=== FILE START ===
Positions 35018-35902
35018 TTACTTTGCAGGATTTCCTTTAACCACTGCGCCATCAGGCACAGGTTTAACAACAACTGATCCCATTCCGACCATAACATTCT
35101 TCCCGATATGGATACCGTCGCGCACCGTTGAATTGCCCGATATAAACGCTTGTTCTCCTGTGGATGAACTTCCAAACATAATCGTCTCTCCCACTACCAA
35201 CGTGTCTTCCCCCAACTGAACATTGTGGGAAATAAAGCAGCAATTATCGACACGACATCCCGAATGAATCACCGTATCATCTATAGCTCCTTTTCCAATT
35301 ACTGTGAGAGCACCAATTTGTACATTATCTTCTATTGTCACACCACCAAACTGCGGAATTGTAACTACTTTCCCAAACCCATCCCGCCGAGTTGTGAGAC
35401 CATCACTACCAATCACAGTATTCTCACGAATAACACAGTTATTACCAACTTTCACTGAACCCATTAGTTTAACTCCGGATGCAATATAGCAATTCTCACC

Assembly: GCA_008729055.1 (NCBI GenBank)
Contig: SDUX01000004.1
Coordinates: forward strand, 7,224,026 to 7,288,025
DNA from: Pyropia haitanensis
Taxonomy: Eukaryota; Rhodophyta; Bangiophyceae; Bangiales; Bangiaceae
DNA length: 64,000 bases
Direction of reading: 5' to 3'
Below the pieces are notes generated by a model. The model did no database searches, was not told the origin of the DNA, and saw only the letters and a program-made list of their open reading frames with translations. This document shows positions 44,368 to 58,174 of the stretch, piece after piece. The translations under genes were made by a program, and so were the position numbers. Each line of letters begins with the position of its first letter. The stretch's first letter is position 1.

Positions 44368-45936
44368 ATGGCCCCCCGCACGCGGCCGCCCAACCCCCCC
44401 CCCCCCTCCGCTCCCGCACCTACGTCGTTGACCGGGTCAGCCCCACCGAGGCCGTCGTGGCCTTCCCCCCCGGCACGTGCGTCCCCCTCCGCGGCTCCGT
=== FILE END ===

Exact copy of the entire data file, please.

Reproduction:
Positions 35018-35902
35018 TTACTTTGCAGGATTTCCTTTAACCACTGCGCCATCAGGCACAGGTTTAACAACAACTGATCCCATTCCGACCATAACATTCT
35101 TCCCGATATGGATACCGTCGCGCACCGTTGAATTGCCCGATATAAACGCTTGTTCTCCTGTGGATGAACTTCCAAACATAATCGTCTCTCCCACTACCAA
35201 CGTGTCTTCCCCCAACTGAACATTGTGGGAAATAAAGCAGCAATTATCGACACGACATCCCGAATGAATCACCGTATCATCTATAGCTCCTTTTCCAATT
35301 ACTGTGAGAGCACCAATTTGTACATTATCTTCTATTGTCACACCACCAAACTGCGGAATTGTAACTACTTTCCCAAACCCATCCCGCCGAGTTGTGAGAC
35401 CATCACTACCAATCACAGTATTCTCACGAATAACACAGTTATTACCAACTTTCACTGAACCCATTAGTTTAACTCCGGATGCAATATAGCAATTCTCACC

Assembly: GCA_008729055.1 (NCBI GenBank)
Contig: SDUX01000004.1
Coordinates: forward strand, 7,224,026 to 7,288,025
DNA from: Pyropia haitanensis
Taxonomy: Eukaryota; Rhodophyta; Bangiophyceae; Bangiales; Bangiaceae
DNA length: 64,000 bases
Direction of reading: 5' to 3'
Below the pieces are notes generated by a model. The model did no database searches, was not told the origin of the DNA, and saw only the letters and a program-made list of their open reading frames with translations. This document shows positions 44,368 to 58,174 of the stretch, piece after piece. The translations under genes were made by a program, and so were the position numbers. Each line of letters begins with the position of its first letter. The stretch's first letter is position 1.

Positions 44368-45936
44368 ATGGCCCCCCGCACGCGGCCGCCCAACCCCCCC
44401 CCCCCCTCCGCTCCCGCACCTACGTCGTTGACCGGGTCAGCCCCACCGAGGCCGTCGTGGCCTTCCCCCCCGGCACGTGCGTCCCCCTCCGCGGCTCCGT